FREDERICTON — A First Nations community in New Brunswick will soon be surrounded by security gates in an effort to curb illegal drug activity.
First installed during the COVID-19 pandemic and since removed, the gates will be put back and patrolled during certain hours, Chief Allan Polchies of Sitansisk, also known as St. Mary's First Nation, said Tuesday. Traffic in and out of the community will be monitored, he added, but residents aren't under lockdown or curfew.
The beefed-up security follows Polchies's decision on Monday to declare a state of emergency on the reserve.
"Non-Indigenous members are coming onto the reserve, cruising our streets late at night and being destructive, bringing in drugs," Sitansisk said in an interview. "We don't need those toxins in the community."
"Any questionable activity, or vehicles, or out-of-province licence plates will be tracked," he said.
Sitansisk's council said in its emergency declaration that the measure will unlock additional resources from provincial and federal programs.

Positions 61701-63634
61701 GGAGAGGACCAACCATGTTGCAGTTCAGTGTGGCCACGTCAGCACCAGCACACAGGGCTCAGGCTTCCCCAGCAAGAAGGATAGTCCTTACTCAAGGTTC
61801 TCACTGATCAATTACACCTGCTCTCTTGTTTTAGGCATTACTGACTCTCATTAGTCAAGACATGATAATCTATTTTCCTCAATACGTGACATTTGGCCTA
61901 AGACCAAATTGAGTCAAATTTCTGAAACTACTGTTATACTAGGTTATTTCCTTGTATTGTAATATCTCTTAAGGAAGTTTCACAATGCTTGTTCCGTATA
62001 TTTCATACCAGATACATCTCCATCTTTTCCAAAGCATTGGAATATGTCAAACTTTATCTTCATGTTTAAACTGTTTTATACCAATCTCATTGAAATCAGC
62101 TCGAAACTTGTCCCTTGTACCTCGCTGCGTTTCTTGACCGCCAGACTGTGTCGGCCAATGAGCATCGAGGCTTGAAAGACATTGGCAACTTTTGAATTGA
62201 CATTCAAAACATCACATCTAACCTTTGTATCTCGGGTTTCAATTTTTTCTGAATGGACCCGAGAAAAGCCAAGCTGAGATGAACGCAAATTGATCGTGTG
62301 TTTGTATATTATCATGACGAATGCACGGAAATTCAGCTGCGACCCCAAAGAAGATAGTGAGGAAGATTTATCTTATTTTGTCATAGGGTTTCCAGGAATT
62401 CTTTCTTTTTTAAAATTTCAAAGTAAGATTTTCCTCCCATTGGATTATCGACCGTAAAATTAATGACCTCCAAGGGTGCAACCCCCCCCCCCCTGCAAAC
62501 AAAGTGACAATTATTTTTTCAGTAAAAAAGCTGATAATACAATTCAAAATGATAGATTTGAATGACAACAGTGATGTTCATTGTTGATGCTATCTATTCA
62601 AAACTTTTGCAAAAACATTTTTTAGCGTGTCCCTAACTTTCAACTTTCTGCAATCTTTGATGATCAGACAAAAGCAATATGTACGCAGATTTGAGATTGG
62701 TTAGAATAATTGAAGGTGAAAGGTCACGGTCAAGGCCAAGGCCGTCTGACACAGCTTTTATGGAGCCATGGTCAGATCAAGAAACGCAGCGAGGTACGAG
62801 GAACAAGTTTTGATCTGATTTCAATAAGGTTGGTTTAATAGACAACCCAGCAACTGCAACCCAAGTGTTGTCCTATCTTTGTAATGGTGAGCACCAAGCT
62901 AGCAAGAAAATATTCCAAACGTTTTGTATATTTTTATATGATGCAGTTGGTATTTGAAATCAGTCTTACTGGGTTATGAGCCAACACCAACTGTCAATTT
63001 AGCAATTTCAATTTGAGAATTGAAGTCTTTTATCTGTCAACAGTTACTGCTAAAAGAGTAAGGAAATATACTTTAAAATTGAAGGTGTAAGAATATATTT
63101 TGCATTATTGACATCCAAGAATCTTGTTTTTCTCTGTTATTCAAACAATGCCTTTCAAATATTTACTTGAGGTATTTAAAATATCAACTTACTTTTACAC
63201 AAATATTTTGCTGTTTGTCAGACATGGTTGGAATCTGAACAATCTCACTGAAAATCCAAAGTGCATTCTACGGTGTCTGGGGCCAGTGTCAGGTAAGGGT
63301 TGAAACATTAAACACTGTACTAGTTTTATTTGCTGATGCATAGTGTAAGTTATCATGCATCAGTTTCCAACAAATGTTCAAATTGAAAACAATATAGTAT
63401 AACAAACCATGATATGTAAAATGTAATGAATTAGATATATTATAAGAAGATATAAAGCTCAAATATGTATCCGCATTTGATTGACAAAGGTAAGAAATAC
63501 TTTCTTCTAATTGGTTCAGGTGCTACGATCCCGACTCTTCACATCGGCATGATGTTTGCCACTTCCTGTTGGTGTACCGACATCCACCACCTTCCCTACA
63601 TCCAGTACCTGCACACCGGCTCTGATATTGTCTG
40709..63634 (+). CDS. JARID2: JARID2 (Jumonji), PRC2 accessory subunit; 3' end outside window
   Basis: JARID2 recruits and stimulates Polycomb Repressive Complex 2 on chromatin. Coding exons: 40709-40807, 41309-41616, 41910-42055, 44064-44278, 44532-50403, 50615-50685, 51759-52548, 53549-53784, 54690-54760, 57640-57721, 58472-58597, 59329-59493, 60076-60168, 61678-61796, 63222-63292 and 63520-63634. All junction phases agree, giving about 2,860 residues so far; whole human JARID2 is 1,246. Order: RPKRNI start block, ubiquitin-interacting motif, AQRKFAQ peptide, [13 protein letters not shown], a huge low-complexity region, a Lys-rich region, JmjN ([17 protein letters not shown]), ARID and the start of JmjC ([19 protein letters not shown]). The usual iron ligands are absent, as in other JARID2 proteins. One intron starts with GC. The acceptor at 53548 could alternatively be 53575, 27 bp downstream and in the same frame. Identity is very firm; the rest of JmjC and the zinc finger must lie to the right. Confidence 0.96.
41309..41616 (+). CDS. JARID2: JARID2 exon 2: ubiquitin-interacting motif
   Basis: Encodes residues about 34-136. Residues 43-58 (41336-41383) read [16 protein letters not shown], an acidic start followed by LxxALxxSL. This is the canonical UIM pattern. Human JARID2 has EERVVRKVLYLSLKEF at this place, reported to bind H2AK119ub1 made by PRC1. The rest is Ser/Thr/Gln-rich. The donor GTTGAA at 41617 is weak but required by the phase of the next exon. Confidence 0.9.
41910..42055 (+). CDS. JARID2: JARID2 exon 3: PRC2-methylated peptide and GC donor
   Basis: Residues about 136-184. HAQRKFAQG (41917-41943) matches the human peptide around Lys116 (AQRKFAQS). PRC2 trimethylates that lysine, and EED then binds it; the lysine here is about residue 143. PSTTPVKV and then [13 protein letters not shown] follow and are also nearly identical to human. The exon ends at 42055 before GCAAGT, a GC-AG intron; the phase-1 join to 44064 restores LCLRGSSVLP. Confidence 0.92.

"When people are using, they become destructive in the community, they become a nuisance," Polchies said. "We're trying to keep our people healthy and safe."
Sitansisk, located inside Fredericton city limits and home to about 2,000 people, needs mental-health support, wellness programs and more beds in addiction treatment centres, Polchies said.
In a written statement, Aboriginal Affairs Minister Arlene Dunn said she and Premier Blaine Higgs are aware of the local state of emergency. Dunn said she, Public Safety Minister Kris Austin and Polchies met on Tuesday "to best understand the needs of the community, and we are ready to work with federal partners and Sitansisk to help address their concerns."
Polchies said his community is used as a "gateway" with people bringing in illicit drugs to sell.
In response to the state of emergency, Fredericton police have increased their presence on the reserve. Deputy chief Kim Quartermain says police arrested a person on Sunday for assault with a weapon, and another person on Monday for breaching the peace.
Over the weekend, a large crowd of approximately 300 people gathered on Fredericton's north side, prompting a significant police response. Polchies said that gathering involved people who had showed up to a suspected drug house to confront suspected narcotics traffickers.
"They're making a stand," he said. "The people have a voice. It's their community, they need to have a voice."
Fredericton Mayor Kate Rogers refused an interview request.
This report by The Canadian Press was first published Aug. 22, 2023.
— By Marlo Glass in Halifax.
The Canadian Press